Page last updated: 23 September 2022

Financial market infrastructures

Financial market infrastructures (FMIs) provide channels through which payments, securities, derivatives or other financial transactions are cleared, settled or recorded. Well-functioning and efficient FMIs play a critical role in promoting financial stability and economic growth. FMIs can strengthen the markets they serve; however, if not managed properly, they can pose significant risks to the financial system and be a potential conduit or source of contagion. A stable financial system therefore depends on careful management and mitigation of the key risks for FMIs.

Financial market infrastructures


Consultation: Proposed standards for Financial Market Infrastructure Act

The FMI Standards provide a comprehensive framework for the regulation of FMIs operating in New Zealand. Following consultation on the approach to developing the FMI Standards in the second half of 2021, the Reserve Bank of New Zealand and Financial Markets Authority (together the Regulator) have prepared exposure drafts of the FMI Standards, along with related guidance, and a draft equivalence framework for overseas FMIs.

The RBNZ and the FMA are inviting written feedback on these exposure drafts and related documents until 18 November 2022.

View the consultation

The Reserve Bank of New Zealand Act 1989 (RBNZ Act), Part 5C, provides for the designation of settlement systems. Designation gives statutory backing for finality of settlement and netting through a designated settlement system.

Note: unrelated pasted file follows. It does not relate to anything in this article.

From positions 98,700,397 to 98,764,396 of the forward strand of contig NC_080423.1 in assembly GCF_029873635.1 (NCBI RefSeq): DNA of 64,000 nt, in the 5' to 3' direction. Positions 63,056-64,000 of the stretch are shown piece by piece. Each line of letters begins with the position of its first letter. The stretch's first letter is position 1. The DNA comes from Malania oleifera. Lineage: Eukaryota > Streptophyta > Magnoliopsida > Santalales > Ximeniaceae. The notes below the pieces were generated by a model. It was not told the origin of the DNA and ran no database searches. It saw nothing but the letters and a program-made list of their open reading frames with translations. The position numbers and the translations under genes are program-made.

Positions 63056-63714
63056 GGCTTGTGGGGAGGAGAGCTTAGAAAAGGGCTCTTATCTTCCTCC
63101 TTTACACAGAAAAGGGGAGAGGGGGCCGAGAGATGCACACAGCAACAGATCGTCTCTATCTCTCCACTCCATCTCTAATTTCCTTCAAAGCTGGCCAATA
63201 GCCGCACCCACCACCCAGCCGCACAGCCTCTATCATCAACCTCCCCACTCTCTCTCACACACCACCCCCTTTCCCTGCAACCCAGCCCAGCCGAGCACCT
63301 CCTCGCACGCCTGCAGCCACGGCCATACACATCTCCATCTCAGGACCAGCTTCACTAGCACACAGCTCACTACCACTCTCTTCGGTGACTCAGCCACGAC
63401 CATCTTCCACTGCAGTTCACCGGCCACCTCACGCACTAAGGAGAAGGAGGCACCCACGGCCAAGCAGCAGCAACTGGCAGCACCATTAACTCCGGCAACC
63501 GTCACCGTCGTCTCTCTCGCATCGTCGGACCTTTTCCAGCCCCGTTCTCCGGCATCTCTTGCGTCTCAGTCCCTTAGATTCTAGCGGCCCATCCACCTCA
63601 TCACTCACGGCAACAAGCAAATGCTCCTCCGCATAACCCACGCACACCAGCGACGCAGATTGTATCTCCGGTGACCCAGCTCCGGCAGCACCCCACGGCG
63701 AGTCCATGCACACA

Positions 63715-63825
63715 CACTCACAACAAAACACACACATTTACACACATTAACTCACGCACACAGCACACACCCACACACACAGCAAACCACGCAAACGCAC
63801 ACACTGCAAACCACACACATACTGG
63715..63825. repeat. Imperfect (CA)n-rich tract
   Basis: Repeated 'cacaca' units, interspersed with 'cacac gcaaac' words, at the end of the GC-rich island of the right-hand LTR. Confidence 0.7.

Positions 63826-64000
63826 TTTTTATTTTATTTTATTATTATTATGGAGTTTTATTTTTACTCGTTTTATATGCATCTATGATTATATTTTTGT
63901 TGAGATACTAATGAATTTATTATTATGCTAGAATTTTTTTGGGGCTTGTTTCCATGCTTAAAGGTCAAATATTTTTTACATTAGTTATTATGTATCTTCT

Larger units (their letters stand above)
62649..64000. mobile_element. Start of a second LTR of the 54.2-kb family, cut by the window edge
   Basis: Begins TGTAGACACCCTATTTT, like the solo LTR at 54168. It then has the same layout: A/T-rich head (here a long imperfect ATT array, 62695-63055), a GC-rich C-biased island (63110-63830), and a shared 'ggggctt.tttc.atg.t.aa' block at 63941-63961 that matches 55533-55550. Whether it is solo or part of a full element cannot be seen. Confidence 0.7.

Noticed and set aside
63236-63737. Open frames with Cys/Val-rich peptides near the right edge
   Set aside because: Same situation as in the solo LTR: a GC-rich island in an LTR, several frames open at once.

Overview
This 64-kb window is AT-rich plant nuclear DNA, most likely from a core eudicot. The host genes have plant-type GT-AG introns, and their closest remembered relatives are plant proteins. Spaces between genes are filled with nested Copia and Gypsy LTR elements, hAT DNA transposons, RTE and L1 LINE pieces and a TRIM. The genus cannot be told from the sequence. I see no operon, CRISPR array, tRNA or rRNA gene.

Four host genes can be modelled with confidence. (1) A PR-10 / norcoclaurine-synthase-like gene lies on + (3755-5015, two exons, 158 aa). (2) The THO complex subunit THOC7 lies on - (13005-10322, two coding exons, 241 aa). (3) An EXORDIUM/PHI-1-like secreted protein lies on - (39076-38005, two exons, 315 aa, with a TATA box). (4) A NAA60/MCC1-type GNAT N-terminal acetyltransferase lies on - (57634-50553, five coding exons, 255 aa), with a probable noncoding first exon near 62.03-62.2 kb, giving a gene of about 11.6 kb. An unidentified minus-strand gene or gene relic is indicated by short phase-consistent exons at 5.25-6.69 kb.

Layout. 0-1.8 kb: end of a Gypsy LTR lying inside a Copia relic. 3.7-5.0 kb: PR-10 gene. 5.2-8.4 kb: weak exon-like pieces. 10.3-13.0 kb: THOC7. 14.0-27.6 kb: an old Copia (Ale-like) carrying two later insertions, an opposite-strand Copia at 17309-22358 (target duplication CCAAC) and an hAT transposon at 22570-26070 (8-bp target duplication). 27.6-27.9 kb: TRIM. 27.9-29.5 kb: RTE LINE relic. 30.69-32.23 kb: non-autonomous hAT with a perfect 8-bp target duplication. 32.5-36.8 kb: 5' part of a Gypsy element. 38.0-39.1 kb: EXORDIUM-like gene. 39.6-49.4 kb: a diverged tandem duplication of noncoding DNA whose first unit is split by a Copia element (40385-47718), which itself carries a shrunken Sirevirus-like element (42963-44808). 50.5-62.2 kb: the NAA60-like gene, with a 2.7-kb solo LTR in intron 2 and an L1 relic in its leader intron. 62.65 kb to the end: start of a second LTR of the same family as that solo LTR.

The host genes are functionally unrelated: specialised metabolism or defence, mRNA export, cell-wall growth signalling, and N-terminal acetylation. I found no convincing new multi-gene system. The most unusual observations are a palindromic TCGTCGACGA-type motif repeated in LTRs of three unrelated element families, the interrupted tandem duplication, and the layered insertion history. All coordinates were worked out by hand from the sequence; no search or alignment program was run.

The Reserve Bank of New Zealand (RBNZ) and the FMA (the joint regulators) jointly oversee designated settlement systems in New Zealand in accordance with the RBNZ Act which details the FMA’s and RBNZ’s oversight powers and requirements for these systems with the FMA’s powers focusing on:

  1. promoting the integrity and effectiveness of settlement systems and related markets in New Zealand; and
  2. enhancing the confidence of investors and other market participants in settlement systems and related markets in New Zealand.

Further information can be found in our joint policy statement which explains the RBNZ Act, our roles and policies, and also in our memorandum of understanding (MoU) we have with the RBNZ. Currently, there are three designated settlement systems the FMA is jointly responsible for regulating. Information, in accordance with section 156N of the RBNZ Act can be found below.

NZClear is the securities settlement system and central securities depository for a broad range of fixed interest securities and equities that are issued in New Zealand. It is owned and operated by the RBNZ. NZClear was declared a designated settlement system by the Reserve Bank of New Zealand (Designated Settlement System – NZCDC) Order 2012 on 3 September 2012.

Chief Financial Officer
Financial Services Group
Reserve Bank of New Zealand
PO Box 2498
Telephone (04) 472-2029
Email: [email protected]